History of Japan
A land richly steeped in history and culture, legend attributes the creation of Japan to the sun goddess Amaterasu, whose claim to the throne by her grandson Emperor Jimmu in 660 B.C, was a traditional belief that constituted official recognition until 1945. The first indication of recorded history in Japan was around the year A.D. 400, when the ambitious Yamato clan based in Kyoto was successful in gaining control over several other key family groups in central and western Japan. The next several centuries were kept under the tight reign of this powerful clan, who succeeded in creating an imperial court similar to that of China, and whose authority was eventually undermined by influential aristocratic families who vied for control.
Also emerging in the same period were elite warrior clans referred to as samurai, a strong military force that eventually took control in 1192 under their leader Yorimoto, who was designated as the supreme military leader known as Shogun. The imperial court who had ruled for centuries was now resigned to taking a relatively obscure role in internal affairs, as a succession of Shoguns from various clans ruled Japan for the next 700 years. Contact with the West was initially made in 1542, when a Portuguese ship apparently off course arrived in Japanese territory, and an array of Spanish, Dutch, English, and Portuguese traders and missionaries soon followed. Trade was eventually prohibited during the beginning of the Tokugawa period (1603-1867) due to the Shogun's suspicions that traders and missionaries were actually forerunners of a military conquest from the west. All foreigners were subsequently expelled from the country, with the exception of Dutch and Chinese merchants restricted to the island of Dejima in Nagasaski Bay.
Attempts from the West to renew trade were futile until
1853, when Commodore Matthew Perry entered Tokyo Bay with an American fleet
known as the Black Ships. The shipswere named in reference to the color of
their hulls, and to the black clouds of smoke that hovered over the steam
driven coal burning vessels. Perry's show of superior military force enabled
him to negotiate a treaty with Japan that opened the doors to trade with the
West, thus ending many years of self imposed isolation.
Contact with the West proved to be the catalyst for a radical restructuring of Japanese society on several levels. The Shogunate which had retained control for hundreds of years was forced to disband, with the emperor being restored to power in 1868. The period that followed is known as the Meiji Restoration and among the many changes it initiated was the abolishment of the feudal system. Numerous policies were adopted based on the Western legal system, and a quasi parliamentary constitutional government was eventually established in 1889.
These new reforms also prompted Japan to take steps to
expand their empire, and a brief war with China in 1894 enabled them to
acquire Taiwan, the Pescadores Islands, and part of southern Manchuria. War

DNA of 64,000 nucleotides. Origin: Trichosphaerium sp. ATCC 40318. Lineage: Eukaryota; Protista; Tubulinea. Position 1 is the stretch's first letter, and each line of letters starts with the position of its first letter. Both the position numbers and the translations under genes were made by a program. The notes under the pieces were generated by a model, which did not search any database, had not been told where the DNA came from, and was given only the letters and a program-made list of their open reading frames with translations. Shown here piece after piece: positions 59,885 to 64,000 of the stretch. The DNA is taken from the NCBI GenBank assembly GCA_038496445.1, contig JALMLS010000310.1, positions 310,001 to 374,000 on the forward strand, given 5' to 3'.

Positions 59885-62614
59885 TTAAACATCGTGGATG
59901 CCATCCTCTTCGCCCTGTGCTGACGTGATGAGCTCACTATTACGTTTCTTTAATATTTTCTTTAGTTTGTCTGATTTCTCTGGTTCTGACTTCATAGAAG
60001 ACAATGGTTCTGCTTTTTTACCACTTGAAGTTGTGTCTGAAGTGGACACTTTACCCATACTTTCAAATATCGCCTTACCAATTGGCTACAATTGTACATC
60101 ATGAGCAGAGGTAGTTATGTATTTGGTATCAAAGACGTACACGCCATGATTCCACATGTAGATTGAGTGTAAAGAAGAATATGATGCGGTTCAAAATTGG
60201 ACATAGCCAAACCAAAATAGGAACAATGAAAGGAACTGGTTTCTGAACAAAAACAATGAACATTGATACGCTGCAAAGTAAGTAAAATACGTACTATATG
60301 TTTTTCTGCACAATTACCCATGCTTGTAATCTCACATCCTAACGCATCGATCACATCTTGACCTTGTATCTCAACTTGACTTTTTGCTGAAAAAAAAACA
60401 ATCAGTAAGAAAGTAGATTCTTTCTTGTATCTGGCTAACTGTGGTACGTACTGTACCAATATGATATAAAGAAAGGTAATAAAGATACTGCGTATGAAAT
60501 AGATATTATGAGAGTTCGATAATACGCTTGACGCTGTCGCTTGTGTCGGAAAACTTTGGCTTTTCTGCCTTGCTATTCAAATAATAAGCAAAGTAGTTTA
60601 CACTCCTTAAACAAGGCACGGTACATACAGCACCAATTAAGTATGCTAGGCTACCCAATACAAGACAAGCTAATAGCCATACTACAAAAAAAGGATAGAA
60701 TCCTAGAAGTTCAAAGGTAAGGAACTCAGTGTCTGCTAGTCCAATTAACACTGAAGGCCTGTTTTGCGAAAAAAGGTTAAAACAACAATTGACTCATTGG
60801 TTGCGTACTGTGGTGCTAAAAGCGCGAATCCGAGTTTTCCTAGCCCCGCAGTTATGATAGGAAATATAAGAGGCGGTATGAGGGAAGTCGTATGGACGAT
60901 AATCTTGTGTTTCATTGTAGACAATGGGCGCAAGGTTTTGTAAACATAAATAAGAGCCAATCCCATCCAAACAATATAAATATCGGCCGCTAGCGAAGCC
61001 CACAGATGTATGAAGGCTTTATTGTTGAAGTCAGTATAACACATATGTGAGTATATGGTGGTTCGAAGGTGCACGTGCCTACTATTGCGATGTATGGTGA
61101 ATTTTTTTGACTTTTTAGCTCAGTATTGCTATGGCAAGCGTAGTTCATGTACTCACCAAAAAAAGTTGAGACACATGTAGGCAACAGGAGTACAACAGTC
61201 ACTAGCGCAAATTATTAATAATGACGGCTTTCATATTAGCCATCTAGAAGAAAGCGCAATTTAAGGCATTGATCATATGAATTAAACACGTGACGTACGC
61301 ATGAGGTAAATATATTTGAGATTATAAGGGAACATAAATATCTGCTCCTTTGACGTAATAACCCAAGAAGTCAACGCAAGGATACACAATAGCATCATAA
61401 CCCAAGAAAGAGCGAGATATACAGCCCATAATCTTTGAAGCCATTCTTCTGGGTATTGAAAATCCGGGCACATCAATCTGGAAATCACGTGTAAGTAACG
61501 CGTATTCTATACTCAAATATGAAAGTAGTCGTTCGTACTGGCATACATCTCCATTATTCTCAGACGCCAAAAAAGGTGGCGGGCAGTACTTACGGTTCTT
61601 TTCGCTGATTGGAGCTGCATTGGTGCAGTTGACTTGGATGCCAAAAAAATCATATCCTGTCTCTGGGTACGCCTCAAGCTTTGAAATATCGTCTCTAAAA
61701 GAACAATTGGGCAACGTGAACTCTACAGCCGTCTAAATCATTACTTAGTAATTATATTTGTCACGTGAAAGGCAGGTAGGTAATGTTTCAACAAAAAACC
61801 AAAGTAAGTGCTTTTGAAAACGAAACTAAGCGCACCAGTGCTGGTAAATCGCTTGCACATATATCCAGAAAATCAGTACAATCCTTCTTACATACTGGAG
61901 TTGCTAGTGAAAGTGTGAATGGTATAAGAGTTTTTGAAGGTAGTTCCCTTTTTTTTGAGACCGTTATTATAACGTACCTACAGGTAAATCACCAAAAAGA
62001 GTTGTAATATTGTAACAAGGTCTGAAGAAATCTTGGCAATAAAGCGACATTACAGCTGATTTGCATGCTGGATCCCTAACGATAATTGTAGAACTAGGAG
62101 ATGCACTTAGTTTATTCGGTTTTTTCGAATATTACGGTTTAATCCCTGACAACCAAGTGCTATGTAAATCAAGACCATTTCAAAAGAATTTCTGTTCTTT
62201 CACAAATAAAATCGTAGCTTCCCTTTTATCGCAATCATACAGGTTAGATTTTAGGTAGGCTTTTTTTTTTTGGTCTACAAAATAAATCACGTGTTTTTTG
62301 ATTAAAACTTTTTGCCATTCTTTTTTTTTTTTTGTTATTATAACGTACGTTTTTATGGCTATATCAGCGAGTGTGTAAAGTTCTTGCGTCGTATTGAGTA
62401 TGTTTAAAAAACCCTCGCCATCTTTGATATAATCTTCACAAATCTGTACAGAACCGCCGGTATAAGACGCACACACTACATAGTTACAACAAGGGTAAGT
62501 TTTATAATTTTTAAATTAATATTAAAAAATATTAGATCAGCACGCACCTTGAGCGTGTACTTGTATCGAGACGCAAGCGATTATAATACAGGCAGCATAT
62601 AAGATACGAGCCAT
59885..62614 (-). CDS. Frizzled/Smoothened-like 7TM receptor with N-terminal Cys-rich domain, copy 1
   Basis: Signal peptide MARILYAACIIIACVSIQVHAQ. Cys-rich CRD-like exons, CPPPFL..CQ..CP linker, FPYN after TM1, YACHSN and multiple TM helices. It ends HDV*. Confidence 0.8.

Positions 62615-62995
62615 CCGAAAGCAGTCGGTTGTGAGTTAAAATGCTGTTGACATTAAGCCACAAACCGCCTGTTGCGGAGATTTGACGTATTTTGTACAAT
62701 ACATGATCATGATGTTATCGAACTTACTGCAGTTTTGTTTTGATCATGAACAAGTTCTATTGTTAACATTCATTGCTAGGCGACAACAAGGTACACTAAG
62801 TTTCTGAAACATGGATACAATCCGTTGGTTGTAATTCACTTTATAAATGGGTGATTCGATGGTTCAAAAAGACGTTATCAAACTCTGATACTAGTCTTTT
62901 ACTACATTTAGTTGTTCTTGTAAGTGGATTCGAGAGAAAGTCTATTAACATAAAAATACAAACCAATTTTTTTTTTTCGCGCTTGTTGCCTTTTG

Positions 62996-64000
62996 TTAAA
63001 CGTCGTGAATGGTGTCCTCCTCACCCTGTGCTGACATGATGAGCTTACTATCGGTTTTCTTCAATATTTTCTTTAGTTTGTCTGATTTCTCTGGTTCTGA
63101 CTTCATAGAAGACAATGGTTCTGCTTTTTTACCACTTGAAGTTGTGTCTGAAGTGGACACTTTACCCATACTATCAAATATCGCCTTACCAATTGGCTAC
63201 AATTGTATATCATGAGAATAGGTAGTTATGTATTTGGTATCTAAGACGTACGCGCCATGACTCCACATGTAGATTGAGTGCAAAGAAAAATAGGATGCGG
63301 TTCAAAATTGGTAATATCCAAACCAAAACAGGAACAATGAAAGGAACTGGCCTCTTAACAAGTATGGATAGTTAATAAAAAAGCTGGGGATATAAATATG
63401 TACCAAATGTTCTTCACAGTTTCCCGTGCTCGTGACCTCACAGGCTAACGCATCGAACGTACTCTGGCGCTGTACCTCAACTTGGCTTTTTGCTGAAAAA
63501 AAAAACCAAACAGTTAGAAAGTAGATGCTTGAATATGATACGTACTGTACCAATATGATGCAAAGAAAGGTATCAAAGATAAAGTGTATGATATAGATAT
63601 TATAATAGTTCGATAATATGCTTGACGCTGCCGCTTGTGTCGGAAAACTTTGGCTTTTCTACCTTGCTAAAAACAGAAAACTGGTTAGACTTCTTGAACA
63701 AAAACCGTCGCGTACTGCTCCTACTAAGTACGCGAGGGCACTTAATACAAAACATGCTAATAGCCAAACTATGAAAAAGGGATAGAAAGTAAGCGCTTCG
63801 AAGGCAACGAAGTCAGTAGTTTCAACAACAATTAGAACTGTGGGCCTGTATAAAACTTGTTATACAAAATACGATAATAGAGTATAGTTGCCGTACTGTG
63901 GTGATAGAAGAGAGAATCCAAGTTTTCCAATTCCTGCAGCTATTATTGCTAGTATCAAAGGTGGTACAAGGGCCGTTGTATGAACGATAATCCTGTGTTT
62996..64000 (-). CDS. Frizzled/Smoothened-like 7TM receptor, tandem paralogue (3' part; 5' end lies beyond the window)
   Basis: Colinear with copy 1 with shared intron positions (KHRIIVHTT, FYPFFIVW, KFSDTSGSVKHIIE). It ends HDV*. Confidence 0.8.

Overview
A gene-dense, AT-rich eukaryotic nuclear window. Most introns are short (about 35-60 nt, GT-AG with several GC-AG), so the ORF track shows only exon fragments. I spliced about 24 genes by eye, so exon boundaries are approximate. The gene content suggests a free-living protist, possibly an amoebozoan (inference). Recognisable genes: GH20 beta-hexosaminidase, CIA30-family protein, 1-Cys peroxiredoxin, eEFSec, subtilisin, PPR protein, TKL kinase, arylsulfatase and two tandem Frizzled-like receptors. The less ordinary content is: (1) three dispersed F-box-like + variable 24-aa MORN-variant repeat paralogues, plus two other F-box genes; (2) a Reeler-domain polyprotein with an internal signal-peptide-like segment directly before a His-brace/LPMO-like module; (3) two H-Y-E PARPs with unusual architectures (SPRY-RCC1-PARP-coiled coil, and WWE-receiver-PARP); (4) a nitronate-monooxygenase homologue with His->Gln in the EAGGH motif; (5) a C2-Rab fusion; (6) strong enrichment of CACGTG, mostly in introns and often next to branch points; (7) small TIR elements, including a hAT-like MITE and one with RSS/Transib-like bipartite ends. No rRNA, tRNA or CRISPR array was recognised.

broke out again with Russia in 1904, with Japan ultimately gaining the
territory of southern Karafuto, with Russian port and rail rights in
Manchuria also being forfeited to the conquering Japanese forces. Their
expansion continued with the onset of World War One, as they successfully
took control of Germany's Pacific islands, and the subsequent Treaty of
Versailles that followed granted Japan mandate over the islands. Japan
attended the peace conference in Versailles with a new image as one of the
great military and industrial powers, and was recognized as one of the Big
Five¯ of the new international order. In just a few decades, Emperor Meiji's
new reforms which significantly altered the social, educational, economic,
military, political, and industrial structure of the country, transformed
Japan into a viable world power.
As Japan's eye for expansion became increasingly more apparent, the invasion of inner Chinese Manchuria in 1931 set the stage for the ensuing years of war that followed. The incident brought with it international condemnation, resulting in Japan resigning from the League of Nations in 1933. Fueled by an expansionist military, the second Sino Japanese War began in 1937, which resulted in the signing of the Axis Pact of 1940 between Japan and its new allies Germany and Italy. The infamous attack against the U.S. at Pearl Harbor on December 7, 1941 marked the beginning of Japanese involvement in World War Two, and subsequently to their ultimate defeat in 1945 by U.S. Forces.
General Douglas MacArthur was appointed commander of the U.S. occupation of postwar Japan, and in 1947 a new constitution took effect, followed by a security treaty between the two nations in 1951 that allowed U.S. troops to be stationed in Japan. Japan regained full sovereignty in 1952, and the Ryukyu islands including Okinawa which were seized during the war were returned to Japan in 1972. Japan's postwar economic recovery was nothing short of miraculous, and it's success in part was spurred by economic intervention through the Japanese Ministry of International Trade and Industry which was instrumental in coordinating and organizing the cooperation of manufactures, distributors, suppliers, and banks into closely knit groups called firetruck. Additional incentive among workers who were guaranteed lifetime employment, along with highly unionized blue collar factories ensured a highly motivated work force, eventually making Japan the world's second largest economy in the world.
About the Author
Jim Sherard is the author of "Land of the Rising Sun, A Guide to Living and Working in Japan", which can be found at: http://www.escapeartist.com/e_Books/Living_and_Working_in_Japan/Living_and_Working_in_Japan.html
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